‘Harlem is the last great frontier of Manhattan real estate,’ gushes Barbara Corcoran, manager of an elite New York real estate brokerage. ‘There are many wonderful things happening in this historic and beautiful area.’ Others are calling it the new Harlem Renaissance.
Wonderful things do happen in Harlem but gentrification isn’t one of them. Since the city’s real estate market exploded in 1996, Harlem has had a bull’s eye on its back as brokers and developers have made fortunes buying and selling brownstones for renovation. Victorian mansions have been gutted, and refitted with intricate wooden staircases and period chandeliers; black professionals, white gays, students and many others have followed the developers, desperate to find a place to live in a borough where last year the average apartment price was recorded at $770,000. 125th Street (which no-one calls Martin Luther King Boulevard) has been reinvented as a suburban mall. Gone are many of the street vendors and small shop owners, replaced by the large logo stores such as Disney and Old Navy. The jewel in the crown is the mall, ‘Harlem USA.’ And a new first run movie theater, thanks to Magic Johnson’s real estate company.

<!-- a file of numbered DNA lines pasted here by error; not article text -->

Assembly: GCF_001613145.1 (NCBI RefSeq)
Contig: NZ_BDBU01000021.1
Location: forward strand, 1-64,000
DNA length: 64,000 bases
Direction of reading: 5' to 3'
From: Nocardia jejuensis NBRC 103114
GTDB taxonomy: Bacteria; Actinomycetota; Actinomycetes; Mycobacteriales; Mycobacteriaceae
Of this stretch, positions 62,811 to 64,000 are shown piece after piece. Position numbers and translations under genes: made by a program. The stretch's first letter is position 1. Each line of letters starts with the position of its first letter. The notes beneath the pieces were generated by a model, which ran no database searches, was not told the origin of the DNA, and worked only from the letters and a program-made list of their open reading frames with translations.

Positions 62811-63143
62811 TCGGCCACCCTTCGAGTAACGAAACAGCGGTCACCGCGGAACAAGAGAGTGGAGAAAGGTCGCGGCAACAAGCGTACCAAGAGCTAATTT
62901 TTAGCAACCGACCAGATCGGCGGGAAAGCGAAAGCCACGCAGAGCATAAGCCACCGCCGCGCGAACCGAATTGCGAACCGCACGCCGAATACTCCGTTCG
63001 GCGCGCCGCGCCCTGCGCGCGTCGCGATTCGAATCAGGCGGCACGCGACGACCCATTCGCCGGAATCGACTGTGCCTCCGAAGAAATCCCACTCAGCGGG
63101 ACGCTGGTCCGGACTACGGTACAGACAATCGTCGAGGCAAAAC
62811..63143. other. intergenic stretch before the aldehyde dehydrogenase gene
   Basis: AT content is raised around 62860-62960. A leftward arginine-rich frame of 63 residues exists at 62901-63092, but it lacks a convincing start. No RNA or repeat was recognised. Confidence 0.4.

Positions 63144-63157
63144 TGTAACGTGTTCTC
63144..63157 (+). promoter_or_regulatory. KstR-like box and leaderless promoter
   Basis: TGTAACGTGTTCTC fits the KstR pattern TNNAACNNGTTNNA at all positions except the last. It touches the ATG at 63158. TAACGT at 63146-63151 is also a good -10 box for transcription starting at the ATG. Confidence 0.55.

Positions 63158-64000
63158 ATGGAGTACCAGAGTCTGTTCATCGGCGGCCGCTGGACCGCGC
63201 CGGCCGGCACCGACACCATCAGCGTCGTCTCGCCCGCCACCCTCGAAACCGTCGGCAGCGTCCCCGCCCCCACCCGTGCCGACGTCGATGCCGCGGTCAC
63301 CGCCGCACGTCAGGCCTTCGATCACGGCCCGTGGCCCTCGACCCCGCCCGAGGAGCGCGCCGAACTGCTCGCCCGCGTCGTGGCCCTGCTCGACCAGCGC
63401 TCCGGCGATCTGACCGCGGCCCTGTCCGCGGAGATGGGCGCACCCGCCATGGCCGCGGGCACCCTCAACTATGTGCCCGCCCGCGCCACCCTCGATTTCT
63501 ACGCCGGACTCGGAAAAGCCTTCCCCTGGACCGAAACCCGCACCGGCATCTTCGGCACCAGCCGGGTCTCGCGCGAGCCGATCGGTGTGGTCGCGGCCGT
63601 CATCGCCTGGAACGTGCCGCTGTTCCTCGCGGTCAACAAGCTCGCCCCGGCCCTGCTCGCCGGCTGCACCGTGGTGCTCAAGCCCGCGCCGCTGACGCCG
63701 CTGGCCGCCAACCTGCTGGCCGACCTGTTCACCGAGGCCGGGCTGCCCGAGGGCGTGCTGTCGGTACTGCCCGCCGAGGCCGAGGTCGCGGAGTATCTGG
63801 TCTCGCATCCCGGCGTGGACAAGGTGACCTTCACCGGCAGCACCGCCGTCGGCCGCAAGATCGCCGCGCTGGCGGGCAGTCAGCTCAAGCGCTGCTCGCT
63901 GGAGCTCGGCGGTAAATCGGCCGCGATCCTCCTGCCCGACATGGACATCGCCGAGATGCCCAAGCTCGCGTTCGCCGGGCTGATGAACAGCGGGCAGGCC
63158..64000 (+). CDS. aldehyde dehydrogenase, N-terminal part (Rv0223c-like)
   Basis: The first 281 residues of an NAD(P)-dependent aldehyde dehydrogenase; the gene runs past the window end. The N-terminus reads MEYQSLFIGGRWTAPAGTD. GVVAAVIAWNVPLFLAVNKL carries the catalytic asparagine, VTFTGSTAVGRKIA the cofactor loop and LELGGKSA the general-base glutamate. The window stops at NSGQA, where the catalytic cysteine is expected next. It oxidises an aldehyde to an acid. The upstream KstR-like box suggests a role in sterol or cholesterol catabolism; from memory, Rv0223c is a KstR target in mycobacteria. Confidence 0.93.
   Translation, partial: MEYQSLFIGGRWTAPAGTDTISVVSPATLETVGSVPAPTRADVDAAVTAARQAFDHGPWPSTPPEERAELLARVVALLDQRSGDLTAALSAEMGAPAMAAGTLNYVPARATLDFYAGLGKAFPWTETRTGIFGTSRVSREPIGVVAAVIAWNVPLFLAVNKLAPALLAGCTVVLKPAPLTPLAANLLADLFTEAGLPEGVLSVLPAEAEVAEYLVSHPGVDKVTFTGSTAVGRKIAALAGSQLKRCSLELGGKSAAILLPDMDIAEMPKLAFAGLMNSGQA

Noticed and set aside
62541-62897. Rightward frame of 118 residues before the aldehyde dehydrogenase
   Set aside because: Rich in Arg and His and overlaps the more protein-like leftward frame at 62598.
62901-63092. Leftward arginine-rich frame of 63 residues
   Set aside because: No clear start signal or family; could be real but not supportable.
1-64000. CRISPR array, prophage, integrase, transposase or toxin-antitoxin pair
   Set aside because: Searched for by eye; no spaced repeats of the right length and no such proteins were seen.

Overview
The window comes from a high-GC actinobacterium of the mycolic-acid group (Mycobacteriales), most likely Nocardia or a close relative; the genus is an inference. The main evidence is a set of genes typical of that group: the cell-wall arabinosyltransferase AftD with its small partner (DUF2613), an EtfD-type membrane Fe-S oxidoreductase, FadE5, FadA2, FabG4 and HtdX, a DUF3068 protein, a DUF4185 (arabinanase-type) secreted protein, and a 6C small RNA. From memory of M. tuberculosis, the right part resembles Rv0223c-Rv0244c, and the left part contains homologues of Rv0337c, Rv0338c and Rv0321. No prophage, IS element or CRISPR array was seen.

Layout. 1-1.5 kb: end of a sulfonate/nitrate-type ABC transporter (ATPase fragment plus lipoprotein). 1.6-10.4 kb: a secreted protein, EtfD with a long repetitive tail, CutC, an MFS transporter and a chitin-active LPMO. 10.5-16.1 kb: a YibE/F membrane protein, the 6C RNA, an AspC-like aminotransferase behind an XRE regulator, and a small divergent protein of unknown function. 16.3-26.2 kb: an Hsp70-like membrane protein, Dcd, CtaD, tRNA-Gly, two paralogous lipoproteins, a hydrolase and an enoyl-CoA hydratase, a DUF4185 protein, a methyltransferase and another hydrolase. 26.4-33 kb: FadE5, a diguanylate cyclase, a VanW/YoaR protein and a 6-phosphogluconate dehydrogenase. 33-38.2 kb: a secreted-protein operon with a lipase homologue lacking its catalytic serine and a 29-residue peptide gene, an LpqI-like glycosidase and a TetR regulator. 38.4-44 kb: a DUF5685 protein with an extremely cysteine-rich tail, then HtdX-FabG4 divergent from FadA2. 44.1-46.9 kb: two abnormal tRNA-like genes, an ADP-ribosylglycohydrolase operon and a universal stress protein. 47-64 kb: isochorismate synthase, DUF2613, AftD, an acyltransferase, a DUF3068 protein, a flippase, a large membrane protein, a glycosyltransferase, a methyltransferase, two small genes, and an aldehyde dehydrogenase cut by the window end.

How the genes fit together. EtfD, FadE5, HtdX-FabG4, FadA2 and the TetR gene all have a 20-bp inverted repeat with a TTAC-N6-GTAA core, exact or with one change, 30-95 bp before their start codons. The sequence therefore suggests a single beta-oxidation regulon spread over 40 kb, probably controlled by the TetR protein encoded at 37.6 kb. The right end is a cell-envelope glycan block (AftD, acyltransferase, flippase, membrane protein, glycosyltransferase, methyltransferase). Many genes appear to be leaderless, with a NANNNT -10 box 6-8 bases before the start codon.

Local entrepreneurs give tours to the famous streets, clubs, restaurants and Harlem Renaissance sites as well as the Teresa Hotel where Fidel Castro came to stay in his famous 1960 snub to the US government, the Audubon ballroom where Malcolm X was assassinated, the route of Nelson Mandela’s walk through the neighborhood a decade ago. For an extra $30 a visit to a gospel church is thrown in; for $40 further you can thrill to all this at night! Others give architectural brownstone tours to Strivers Row, Astor Row or the Mount Morris Park Historical District, directly encouraging gentrification. So many bus loads of tourists are coming to Harlem now – mostly European and Japanese – that the churches have had to issue rules of appropriate behavior – no flashes during prayers please.